64.  
    1243:

    Mr Maude says Mr Balls is asking from his seat whether the government has met with the TUC. He replies that, "Yes he has" - to which Mr Balls mouths, "When?" Speaker John Bercow isn't happy about this exchange - he says questions must wait until after the statement.

     
  65.  
    1244:

    135,000 civil servants - not much more than a quarter - are on strike, Mr Maude says.

     
  66.  
    1244:

    Only 16 of the 930 JobCentres are closed to the public and borders are operating with only "very minor delays", the minister says.

     
  67.  
    1244:

    Speaking on the BBC's Daily Politics the BBC's Political Editor Nick Robinson said both sides knew this was a "defining week" that could set the image of both the government and Labour. They know that at this moment the public is engaging with politics, he says. That's why the PM repeatedly tried to paint the Labour leader Ed Miliband as the "striker's friend".

     
  68.  
    1246:

    Estimates suggest some 60% of state schools have closed, says Mr Maude, and thanks those teachers who have gone to work - some of whom, he acknowledges, will still have concerns about their pensions.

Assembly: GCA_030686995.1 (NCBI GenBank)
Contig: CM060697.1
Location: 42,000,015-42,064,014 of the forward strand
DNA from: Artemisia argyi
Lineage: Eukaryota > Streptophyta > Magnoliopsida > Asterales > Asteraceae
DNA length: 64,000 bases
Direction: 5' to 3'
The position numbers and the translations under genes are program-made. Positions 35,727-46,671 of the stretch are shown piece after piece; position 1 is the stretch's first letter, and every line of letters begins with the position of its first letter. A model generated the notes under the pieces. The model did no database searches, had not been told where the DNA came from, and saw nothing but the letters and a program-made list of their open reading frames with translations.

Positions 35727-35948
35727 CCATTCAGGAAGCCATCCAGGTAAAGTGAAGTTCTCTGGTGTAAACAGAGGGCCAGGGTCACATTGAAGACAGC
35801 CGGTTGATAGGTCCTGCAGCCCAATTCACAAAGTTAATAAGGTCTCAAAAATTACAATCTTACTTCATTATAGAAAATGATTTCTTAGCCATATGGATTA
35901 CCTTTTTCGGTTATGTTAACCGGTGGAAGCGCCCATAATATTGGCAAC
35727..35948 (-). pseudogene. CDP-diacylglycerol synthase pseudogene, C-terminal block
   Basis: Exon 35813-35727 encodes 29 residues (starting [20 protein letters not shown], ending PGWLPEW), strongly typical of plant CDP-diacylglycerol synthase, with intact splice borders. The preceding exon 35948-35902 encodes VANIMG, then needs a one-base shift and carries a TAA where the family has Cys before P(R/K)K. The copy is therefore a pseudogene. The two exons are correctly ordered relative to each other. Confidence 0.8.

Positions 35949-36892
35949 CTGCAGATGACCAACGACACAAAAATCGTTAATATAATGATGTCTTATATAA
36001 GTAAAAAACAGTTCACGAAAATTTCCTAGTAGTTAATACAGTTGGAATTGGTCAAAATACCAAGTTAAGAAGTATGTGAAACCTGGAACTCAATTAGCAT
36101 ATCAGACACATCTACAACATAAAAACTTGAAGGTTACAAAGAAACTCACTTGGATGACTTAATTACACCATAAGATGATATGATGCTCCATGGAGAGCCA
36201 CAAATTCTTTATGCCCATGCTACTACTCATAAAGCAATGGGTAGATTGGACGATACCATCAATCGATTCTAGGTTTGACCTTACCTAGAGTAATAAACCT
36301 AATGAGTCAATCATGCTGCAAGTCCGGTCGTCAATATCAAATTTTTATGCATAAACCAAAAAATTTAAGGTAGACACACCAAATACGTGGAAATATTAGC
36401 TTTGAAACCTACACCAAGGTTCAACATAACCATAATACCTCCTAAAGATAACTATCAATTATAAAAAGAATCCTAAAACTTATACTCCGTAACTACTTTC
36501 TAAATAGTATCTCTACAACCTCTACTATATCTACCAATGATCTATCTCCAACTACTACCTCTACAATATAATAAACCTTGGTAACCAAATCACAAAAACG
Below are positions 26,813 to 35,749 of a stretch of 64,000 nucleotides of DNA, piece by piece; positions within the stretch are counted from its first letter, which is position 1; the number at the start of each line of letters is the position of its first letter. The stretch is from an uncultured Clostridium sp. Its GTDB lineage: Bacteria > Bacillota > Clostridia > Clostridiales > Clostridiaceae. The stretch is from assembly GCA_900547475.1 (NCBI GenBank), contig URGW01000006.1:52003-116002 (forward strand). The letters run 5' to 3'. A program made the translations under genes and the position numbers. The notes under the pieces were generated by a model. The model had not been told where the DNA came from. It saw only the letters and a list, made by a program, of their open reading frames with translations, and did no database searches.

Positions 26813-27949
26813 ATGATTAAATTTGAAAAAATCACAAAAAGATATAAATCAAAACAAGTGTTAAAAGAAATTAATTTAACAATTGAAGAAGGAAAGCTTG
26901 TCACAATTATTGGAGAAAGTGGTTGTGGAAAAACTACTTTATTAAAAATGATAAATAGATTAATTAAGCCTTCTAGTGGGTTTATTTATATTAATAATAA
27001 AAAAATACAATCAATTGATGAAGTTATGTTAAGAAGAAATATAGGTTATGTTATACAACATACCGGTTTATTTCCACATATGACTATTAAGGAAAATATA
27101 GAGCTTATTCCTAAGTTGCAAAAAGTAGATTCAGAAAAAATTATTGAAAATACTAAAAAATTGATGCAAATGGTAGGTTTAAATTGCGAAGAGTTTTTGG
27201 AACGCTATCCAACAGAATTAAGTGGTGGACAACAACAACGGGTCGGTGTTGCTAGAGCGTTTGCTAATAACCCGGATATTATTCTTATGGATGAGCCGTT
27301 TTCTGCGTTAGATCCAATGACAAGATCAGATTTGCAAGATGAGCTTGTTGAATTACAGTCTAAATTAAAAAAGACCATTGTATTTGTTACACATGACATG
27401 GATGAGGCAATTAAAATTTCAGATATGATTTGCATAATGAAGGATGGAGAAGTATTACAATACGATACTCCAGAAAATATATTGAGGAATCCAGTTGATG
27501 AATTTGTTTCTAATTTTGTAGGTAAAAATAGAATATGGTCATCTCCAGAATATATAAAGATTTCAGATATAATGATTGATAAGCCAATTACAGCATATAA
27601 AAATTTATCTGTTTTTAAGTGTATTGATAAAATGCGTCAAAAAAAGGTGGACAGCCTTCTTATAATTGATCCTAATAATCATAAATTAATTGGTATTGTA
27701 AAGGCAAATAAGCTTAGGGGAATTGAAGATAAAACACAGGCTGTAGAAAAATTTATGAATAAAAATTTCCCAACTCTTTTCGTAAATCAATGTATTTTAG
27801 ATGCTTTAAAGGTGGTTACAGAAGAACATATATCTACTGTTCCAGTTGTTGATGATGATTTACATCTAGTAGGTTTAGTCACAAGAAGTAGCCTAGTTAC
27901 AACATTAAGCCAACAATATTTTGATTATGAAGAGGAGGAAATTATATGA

69.  
    1247:

    The NHS is coping well, he says, with "only a minor impact on patient services". Several trusts have cancelled elective surgery, however.

     
  70.  
    1247:

    "I have huge respect for the dedicated women and men who keep our public services running. They deserve to retire on decent pensions - our reforms will ensure that," Mr Maude says. He then sits down.

     
  71.  
    1249:

    The Shadow Business Secretary Chuka Umunna says on Daily Politics that David Cameron has to be "very very careful" in the language he uses to describe those on strike. He says the PM is in a sense the "father to the nation" and his tone is wrong.

     
  72.  
    1249:

    In the Commons, for Labour, Jon Trickett says the government carries much responsibility for the disruption that is happening today. He says changes to pensions under Labour were achieved without industrial action.

     
  73.  
    1250:

    Mr Trickett accuses the government of taking the extra contributions set to be made by public sector workers for the Treasury - rather than directing them back into helping to pay the growing pension bill.

     
  74.  
    1251:

    Mr Trickett says it has been a "difficult personal decision" for those who've decided to strike, but they've done it because of "a burning sense of injustice".

     
  75.  
    1252:

    Mr Trickett asks Mr Maude what his strategy is to resolve the dispute. When will he be meeting union leaders?

     
  76.  
    1255:

    The Leader of the Lords, Lord Strathclyde says on Daily Politics politicians must be straight with people about what is involved in tackling the downturn. "We have seen crises before and we will get through this one," he says. "But we need to be honest with people about what is involved."

     
  77.  
    1257: